In a legal sense, Brown’s case is rather simple because his employer is the state and (with some exceptions) the state cannot censor political speech. But we’d like to also raise a larger question about calling for people to be fired when they are privately employed. It has become common for employers to fire people because they express political opinions in a public space. Sometimes an employer does this of their own volition, and sometimes it comes in response to outraged swarms of people responding to behavior that went viral–the cyclist who was photographed flipping off President Trump’s motorcade comes to mind.  In the age of Facebook and LinkedIn, it’s easy to find out where people work, and easy to use that as leverage. While it is (usually) legal for a private employer to fire an employee for political activity conducted on their own time, we think our society needs to think hard about using this as a regular weapon in the culture wars.

Certainly there are cases in which a privately employed individual behaves so despicably and in a way that relates to their work that the decision to fire them is understandable. But the constant threat that individual workers will be fired for political speech outside of the workplace ultimately discourages us from participating in our democracy, and our democracy only works when we pay attention, speak, and act on the issues that matter in our lives.  If we’re all getting fired for saying or doing something political on our own time, something that our employers happen not to like, then who will participate in our democracy?  Only bosses, the independently wealthy, and the unemployed.  (And if that final group ever wants to be employed, they would learn to keep their mouths shut, too.)  This starts to sound less like a democracy and more like an oligarchy.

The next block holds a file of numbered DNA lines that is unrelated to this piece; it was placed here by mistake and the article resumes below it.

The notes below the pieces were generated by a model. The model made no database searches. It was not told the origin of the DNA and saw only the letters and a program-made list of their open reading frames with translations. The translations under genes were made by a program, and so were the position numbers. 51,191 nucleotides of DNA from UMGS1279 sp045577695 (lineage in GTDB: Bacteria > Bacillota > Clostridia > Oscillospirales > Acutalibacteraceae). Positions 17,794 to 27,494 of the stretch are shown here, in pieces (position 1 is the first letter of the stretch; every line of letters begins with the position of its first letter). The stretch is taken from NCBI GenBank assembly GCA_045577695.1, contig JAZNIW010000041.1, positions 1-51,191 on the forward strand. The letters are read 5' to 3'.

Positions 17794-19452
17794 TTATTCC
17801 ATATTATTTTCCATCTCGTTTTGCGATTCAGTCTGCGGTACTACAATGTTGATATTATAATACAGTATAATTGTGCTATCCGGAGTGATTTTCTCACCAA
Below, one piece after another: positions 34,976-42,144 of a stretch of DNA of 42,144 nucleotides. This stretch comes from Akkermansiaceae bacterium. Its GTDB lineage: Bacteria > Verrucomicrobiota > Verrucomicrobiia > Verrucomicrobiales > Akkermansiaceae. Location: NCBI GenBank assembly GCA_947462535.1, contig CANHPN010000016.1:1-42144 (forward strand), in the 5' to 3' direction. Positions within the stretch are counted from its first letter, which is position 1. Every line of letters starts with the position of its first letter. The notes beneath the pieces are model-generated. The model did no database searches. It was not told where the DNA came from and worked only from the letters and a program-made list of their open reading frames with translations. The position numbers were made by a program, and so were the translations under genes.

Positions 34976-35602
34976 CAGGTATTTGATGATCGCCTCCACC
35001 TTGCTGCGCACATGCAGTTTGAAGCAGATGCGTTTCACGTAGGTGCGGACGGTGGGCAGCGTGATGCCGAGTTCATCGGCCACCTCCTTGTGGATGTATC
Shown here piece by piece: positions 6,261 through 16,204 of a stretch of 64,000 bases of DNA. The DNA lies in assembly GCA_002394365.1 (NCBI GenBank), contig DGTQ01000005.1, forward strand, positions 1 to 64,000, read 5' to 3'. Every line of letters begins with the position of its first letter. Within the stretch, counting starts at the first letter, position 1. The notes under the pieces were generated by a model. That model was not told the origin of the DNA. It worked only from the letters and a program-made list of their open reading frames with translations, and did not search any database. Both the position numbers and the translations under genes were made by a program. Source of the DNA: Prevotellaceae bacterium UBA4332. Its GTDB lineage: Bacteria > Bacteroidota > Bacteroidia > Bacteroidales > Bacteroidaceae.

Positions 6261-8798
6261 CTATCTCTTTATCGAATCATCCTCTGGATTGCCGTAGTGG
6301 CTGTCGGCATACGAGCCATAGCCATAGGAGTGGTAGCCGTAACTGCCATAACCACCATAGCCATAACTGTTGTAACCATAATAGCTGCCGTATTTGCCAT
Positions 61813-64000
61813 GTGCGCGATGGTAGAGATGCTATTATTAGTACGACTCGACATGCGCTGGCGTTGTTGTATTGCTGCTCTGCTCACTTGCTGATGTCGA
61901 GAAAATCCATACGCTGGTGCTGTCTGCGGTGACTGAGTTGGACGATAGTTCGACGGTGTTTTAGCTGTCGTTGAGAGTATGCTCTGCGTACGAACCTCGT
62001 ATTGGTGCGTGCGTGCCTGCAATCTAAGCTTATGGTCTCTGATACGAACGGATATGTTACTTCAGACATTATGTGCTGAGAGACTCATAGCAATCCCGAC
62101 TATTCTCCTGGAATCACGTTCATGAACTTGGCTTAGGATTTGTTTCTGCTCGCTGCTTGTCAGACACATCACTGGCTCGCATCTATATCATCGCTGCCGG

That said, Ron Brown absolutely does not have the right to discriminate against students based on religion, and he does not have the right to say homophobic or religious things on behalf of the Athletic Department. If he does either of these, there should be consequences for those actions. Unfortunately, sexual orientation and gender identity are not protected classes under federal or state law, so we don’t know how that kind of discrimination would play out, and this very issue seems headed to the Supreme Court. But if Brown is ever fired it should be due to actions taken on the job that make him unfit for his position, not because he speaks his views in public forums, as a resident of the U.S.

We say this not to dissuade anyone from expressing dismay to the University over this hire or asking them how they will ensure that the rights of students will be protected.  People should ask how they can possibly play along with the concern about “conservatives” (whatever that means) “feeling safe on campus” in a state that is run by the Republican Party, where a regent wants black protesters to have their fellowships rescinded, where until last year gay people were banned from being foster parents, and where Chik-fil-A was just put into the student union.  But we need to stop short of demanding Brown be fired based on his political speech.  Should Ron Brown’s actions on the job be shown to be discriminatory, or should he represent his views as those of our institution, all bets are off on calling for his head.  But until then, we need to find a way to fight these views without also undermining the ability of everyone to hold down a job and still speak, boldly and loudly, as watchful and active participants in our struggling democracy.